Cool, I was hopping that maybe they are used to pass type information for functions like R.sequence, where we need to specify of of the inner type. But type checking seems useful too.
David Chambers
@davidchambers
Mar 13 2016 22:09
It would be very cool if it could serve both roles!
Roman Pominov
@rpominov
Mar 13 2016 22:11
Yeah, that would be very cool!
David Chambers
@davidchambers
Mar 13 2016 22:12
@ram-bot
R.chain(S.parseInt(10), S.Just('42'))
ram-bot
@ram-bot
Mar 13 2016 22:12
Just(42)
David Chambers
@davidchambers
Mar 13 2016 22:13
@ram-bot
R.chain(S.parseInt(10), S.Right('42'))
ram-bot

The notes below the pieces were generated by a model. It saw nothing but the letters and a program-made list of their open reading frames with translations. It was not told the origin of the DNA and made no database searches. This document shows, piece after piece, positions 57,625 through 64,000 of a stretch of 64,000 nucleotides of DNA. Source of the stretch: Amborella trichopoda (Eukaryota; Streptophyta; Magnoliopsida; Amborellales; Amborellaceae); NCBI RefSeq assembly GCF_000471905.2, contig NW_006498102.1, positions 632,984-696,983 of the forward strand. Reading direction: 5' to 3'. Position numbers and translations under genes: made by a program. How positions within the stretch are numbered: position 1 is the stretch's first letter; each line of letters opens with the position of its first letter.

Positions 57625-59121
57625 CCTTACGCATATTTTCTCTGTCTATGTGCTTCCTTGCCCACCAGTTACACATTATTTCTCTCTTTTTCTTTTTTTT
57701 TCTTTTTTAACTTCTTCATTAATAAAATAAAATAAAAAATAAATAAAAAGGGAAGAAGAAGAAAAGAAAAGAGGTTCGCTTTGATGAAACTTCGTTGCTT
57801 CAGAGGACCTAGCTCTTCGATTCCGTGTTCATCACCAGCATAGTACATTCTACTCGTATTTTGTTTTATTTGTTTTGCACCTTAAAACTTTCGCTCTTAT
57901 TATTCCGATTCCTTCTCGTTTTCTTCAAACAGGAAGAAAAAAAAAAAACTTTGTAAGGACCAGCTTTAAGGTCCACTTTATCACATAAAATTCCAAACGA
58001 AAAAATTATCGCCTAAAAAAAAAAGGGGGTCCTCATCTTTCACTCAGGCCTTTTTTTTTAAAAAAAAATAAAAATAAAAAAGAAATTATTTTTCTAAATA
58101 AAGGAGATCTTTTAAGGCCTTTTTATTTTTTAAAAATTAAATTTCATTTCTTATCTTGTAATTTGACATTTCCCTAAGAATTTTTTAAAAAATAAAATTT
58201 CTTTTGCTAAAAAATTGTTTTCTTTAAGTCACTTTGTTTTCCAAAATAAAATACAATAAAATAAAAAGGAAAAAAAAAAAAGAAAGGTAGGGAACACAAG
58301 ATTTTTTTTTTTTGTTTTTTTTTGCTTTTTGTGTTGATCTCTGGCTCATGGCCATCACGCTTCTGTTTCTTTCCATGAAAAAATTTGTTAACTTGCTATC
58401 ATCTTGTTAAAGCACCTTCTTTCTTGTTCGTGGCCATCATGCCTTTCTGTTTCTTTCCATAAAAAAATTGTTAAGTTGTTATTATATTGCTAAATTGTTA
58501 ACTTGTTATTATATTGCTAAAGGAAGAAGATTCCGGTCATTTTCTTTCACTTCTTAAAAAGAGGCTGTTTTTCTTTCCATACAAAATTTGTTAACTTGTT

@ram-bot
Mar 13 2016 22:13
TypeError: ‘Either#chain’ is expected to return a value of type (Either a c); returned Just(42)
David Chambers
@davidchambers
Mar 13 2016 22:13
There's an example of the error reporting, by the way.
Roman Pominov
@rpominov
Mar 13 2016 22:19
That probably very useful, especially on server side where debug is much harder.
I was playing with types composition recently, where I try to compose Stream with another arbitrary inner Type. Wrote a bunch of generic code, and then it just throws undefined is not a function all the time :)
Left that stuff unfinished at the end, and switched to write a lib which hopefully will help to finish that experiment
Roman Pominov
@rpominov
Mar 13 2016 22:28
Basically trying to move some code to a separate well tested lib.
Probably should try runtime type checking some time...
David Chambers
@davidchambers
Mar 13 2016 22:30
I'd love your feedback on sanctuary-def. Let me know if you decide to give it a go.
Roman Pominov
@rpominov
Mar 13 2016 22:33
:ok_hand: